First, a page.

What We Are Watching Today: Violet Evergarden

Updated 13 July 2018
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What We Are Watching Today: Violet Evergarden

  • This is a wonderful story, narrated through stunning animation
  • Violet’s bluntness is refreshing, and her relationship with each character is inspiring

One of Netflix’s latest additions is the heartbreaking story of the child soldier, Violet Evergarden, who loses her sense of purpose once the war is over.

In the aftermath of the conflict, Violet notices the absence of her commanding officer, Major Gilbert Bougainvillea. Following his orders, she accompanies one of his friends who takes her to a postal services office, where she works as an Auto Memory Doll — a literary assistant who transcribes people’s thoughts and emotions on letters in an eloquent way.

This is a wonderful story, narrated through stunning animation, which depicts the aftermath of war, suffering, loss and PTSD. It is also about soldiering on and persevering, especially at times when it seems like there is no way out.

Violet’s bluntness is refreshing, and her relationship with each character is inspiring. She is determined to understand what “love” is, as it was the last thing she heard from the major who she followed so diligently.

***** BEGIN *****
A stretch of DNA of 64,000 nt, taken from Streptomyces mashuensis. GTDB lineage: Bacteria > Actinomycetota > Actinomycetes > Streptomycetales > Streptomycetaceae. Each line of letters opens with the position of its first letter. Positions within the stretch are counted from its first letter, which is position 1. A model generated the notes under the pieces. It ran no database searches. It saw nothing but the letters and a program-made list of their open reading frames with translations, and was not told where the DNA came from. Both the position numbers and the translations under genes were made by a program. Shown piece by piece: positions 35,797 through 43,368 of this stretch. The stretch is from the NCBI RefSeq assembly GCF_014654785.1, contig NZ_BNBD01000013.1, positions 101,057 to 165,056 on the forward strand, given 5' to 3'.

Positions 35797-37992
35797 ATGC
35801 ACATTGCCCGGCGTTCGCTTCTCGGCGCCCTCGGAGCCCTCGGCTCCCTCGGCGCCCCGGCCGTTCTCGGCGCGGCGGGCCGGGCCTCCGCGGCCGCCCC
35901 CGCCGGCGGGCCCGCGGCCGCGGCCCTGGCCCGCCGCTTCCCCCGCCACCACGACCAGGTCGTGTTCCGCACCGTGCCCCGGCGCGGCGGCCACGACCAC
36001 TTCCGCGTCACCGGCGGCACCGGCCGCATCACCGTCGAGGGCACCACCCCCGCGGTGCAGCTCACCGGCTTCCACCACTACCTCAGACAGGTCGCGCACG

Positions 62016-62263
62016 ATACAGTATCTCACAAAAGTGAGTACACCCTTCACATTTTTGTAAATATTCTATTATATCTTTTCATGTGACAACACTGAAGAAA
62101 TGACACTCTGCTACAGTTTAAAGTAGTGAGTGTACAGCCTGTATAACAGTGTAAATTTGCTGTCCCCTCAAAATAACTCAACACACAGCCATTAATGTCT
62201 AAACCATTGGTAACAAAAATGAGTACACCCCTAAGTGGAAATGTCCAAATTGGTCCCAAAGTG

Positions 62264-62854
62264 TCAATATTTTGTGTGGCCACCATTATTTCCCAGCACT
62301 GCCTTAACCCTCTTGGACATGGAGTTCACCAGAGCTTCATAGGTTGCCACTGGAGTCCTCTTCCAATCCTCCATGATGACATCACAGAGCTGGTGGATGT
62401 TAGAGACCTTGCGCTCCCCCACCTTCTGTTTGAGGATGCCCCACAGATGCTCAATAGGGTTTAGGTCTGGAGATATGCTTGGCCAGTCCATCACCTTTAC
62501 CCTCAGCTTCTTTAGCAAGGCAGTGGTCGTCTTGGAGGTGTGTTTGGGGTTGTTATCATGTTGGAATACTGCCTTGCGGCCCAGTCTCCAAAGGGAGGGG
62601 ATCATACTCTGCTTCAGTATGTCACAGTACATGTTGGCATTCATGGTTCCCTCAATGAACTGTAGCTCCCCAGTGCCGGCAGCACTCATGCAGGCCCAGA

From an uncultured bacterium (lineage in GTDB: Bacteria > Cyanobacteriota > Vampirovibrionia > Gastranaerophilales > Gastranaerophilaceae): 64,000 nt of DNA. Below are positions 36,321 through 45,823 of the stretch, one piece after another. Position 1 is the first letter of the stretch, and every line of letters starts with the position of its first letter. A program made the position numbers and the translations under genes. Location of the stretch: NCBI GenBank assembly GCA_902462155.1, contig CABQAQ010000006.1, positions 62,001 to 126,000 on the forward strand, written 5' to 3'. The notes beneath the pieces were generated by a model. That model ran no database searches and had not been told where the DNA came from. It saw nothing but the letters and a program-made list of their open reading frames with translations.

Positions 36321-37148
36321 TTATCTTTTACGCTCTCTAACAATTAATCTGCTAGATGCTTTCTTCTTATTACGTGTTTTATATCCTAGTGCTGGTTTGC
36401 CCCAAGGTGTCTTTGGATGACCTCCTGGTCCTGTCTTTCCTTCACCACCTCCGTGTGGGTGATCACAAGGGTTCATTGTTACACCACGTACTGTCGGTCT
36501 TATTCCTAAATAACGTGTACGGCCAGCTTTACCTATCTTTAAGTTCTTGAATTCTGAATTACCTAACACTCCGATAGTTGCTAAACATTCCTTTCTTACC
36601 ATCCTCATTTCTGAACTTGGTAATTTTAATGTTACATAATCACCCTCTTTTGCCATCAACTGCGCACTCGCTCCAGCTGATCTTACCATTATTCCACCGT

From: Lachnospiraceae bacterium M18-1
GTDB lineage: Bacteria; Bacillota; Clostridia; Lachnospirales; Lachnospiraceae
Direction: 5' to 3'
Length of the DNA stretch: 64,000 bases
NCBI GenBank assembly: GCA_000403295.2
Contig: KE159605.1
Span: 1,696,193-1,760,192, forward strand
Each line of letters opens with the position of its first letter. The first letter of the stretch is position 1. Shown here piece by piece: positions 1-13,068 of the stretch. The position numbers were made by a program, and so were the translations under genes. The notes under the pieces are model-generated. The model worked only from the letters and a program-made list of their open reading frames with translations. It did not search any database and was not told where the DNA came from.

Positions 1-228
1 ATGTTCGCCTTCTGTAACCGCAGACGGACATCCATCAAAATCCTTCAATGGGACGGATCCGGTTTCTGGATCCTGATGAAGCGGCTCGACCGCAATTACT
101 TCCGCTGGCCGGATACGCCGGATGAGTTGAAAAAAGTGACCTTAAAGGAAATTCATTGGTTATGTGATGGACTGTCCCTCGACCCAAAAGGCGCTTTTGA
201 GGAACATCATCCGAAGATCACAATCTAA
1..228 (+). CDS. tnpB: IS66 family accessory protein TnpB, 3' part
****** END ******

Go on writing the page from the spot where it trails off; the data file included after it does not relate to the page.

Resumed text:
P.S. Keep a tissue box with you at all times; this is an emotional series about a girl who learns about complex human emotions through watching their experiences.


What We Are Reading Today: Scurvy: The Disease of Discovery by Jonathan Lamb

Updated 18 November 2018
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What We Are Reading Today: Scurvy: The Disease of Discovery by Jonathan Lamb

  • Lamb traces the cultural impact of scurvy during the 18th-century age of geographical and scientific discovery

Scurvy, a disease often associated with long stretches of maritime travel, generated sensations exceeding the standard of what was normal. Eyes dazzled, skin was morbidly sensitive, emotions veered between disgust and delight. In this book, Jonathan Lamb presents an intellectual history of scurvy unlike any other, probing the speechless encounter with powerful sensations to tell the story of the disease that its victims couldn’t because they found their illness too terrible and, in some cases, too exciting.

Drawing on historical accounts from scientists and voyagers as well as major literary works, Lamb traces the cultural impact of scurvy during the 18th-century age of geographical and scientific discovery. He explains the medical knowledge surrounding scurvy and the debates about its cause, prevention, and attempted cures. He vividly describes the phenomenon and experience of “scorbutic nostalgia,” in which victims imagined mirages of food, water, or home, and then wept when such pleasures proved impossible to consume or reach. 

Lamb argues that a culture of scurvy arose in the colony of Australia, which was prey to the disease in its early years, and identifies a literature of scurvy in the works of such figures as Herman Melville, Samuel Taylor Coleridge, Francis Bacon, and Jonathan Swift.

Masterful and illuminating, Scurvy shows how the journeys of discovery in the eighteenth century not only ventured outward to the ends of the earth, but were also an inward voyage into the realms of sensation and passion.